Client: Nightingale Associates
The School of the Built Environment at the University of Salford is recognised internationally as a centre of excellence for both teaching and research. Within the School, Prof Peter Barrett leads a research team that specialises in understanding how our behaviour is affected by the built environment.
Based upon this expertise, Peter and his team were called upon to investigate the links between classroom design and learning within primary schools. Seven primary schools in Blackpool were selected for a study where an in-depth assessment was made of the environmental factors relating to 34 classrooms across 7 schools.
Factors such as lighting, noise levels, orientation, temperature and air quality were quantified for each classroom. In addition, a range of design attributes, such as the flexibility of the space, available storage, and even colour schemes were also studied.
In addition to these physical assessments, a parallel dataset relating to the academic progress of each of the 751 pupils was developed. The progress and performance in reading, writing and maths over a year for every pupil was collected and analysed.
These two data sets were then brought together to give some surprising results, which gave vital insights into the relationship between the classroom design (and related environmental conditions) and the quality of learning of learning for the children.
Overall, almost three quarters of the variation in pupil performance could be attributed to design and environmental factors. All things being equal, the academic performance of a child in the best environment could be expected to be 25% better than an equivalent child in the “poorest” classroom environment.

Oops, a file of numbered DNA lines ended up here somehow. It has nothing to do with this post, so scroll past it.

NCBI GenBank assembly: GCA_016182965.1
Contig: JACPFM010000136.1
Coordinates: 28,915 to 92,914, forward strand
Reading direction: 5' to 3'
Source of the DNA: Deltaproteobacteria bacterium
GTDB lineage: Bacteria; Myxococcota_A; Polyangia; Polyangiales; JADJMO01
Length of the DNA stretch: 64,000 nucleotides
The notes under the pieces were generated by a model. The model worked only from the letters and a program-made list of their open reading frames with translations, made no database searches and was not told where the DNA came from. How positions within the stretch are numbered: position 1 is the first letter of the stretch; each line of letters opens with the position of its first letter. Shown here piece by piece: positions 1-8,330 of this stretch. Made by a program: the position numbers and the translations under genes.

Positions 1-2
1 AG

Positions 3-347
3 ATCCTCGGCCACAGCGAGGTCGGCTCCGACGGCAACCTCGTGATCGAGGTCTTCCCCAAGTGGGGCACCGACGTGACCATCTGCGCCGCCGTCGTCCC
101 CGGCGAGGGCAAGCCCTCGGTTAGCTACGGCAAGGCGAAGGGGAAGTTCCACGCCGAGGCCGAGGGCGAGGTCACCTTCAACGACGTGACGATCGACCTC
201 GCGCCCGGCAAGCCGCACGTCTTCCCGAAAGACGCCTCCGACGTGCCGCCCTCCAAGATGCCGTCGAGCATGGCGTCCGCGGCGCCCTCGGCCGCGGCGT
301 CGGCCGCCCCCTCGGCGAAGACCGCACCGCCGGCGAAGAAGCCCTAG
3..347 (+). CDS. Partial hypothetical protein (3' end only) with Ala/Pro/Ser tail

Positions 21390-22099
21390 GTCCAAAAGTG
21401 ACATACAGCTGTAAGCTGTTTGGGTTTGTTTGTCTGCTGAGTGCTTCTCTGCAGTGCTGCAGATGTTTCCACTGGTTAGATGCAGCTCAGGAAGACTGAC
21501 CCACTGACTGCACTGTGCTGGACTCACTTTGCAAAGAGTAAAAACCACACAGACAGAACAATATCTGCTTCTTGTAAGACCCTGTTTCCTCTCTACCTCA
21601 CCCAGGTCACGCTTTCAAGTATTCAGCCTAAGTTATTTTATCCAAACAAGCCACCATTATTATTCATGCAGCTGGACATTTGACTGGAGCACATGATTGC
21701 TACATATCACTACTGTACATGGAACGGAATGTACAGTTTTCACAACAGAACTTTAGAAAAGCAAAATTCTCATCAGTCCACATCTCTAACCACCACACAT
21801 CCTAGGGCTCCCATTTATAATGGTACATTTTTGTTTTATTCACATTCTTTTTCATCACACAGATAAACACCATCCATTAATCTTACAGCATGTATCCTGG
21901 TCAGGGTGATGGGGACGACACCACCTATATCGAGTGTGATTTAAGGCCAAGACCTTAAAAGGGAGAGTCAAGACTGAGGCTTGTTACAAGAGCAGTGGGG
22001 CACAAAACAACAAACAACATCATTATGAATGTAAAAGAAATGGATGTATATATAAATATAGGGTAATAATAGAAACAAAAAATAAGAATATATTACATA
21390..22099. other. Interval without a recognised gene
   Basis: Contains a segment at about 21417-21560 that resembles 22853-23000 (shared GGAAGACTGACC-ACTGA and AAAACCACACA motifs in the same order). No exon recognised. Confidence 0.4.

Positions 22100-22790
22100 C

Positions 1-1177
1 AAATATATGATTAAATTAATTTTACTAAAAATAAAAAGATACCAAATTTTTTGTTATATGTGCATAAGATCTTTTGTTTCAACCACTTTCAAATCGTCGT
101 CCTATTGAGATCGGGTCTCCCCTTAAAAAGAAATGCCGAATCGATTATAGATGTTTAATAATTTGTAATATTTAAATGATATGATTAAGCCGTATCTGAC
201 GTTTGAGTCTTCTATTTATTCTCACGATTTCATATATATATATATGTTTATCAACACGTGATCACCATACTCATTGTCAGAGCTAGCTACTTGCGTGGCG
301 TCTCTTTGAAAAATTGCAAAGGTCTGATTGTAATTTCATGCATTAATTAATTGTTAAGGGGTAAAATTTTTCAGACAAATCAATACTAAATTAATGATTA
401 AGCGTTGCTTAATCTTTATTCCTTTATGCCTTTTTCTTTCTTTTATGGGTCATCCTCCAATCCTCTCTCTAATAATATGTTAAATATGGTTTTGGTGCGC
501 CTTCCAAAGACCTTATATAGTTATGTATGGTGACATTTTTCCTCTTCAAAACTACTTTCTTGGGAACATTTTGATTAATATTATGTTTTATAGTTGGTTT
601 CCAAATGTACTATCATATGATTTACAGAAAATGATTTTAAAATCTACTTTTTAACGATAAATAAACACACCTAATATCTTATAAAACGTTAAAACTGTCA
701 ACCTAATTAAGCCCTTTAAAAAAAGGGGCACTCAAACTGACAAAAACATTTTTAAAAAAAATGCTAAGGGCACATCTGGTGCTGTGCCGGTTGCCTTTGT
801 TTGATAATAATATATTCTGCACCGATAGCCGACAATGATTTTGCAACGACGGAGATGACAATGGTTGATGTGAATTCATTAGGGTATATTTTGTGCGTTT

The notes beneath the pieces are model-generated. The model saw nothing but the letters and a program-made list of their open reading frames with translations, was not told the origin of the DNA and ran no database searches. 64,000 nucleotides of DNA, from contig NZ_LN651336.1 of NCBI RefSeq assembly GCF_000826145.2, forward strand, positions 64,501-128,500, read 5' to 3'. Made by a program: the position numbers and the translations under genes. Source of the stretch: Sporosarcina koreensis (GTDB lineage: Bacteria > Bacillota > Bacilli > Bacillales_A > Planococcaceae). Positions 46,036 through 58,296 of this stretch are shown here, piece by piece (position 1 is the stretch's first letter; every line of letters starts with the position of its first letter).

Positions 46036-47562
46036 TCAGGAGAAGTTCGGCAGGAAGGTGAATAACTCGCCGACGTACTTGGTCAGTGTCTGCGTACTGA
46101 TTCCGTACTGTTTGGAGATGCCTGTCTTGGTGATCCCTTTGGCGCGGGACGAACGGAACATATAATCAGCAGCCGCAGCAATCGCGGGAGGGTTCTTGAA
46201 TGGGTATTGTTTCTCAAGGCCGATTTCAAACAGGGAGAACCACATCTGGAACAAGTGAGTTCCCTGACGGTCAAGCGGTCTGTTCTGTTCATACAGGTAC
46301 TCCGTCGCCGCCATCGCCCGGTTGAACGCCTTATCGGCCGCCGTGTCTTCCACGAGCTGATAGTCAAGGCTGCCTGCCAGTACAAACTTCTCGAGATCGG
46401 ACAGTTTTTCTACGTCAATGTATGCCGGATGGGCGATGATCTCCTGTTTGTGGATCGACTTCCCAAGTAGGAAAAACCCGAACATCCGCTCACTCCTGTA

These findings are very significant as many environmental factors are inherent in the initial building design and so are often very difficult (and costly) to change once the school has been built. For example, the amount of natural daylight and how it varies throughout the day has an important influence on the learning environment, but the daylight characteristics for a classroom are effectively fixed by the architect’s original design and the building’s orientation.
In order to cut costs and improve construction efficiency there are moves to standardize the designs for new schools, which underlines the importance of this project. Any future standard designs must incorporate best practice design guidelines to give the best possible learning environments.
This phase of the project was completed in November 2012 and will be extended to a much larger-scale sample through funding from the EPSRC that will cover an additional 20 schools from across the UK.
“It has long been known that various aspects of the built environment impact on people in buildings, but this is the first time a holistic assessment has been made that successfully links the overall impact directly to learning rates in schools. The impact identified is in fact greater than we imagined and the Salford team is looking forward to building on these clear results.”
Professor Peter Barrett, School of the Built Environment
‘Currently the Government is looking to reduce school building costs significantly. The HEAD study provides evidence that the built environment plays a significant role in the learning progression of children. The initial findings suggest that flexibility within the classroom, empowering teachers to utilise the space for various teaching methods has an impact on learning outcomes. It is important that the base line designs allow for this flexibility of use within the classroom.’
Caroline Paradise, Nightingale Associates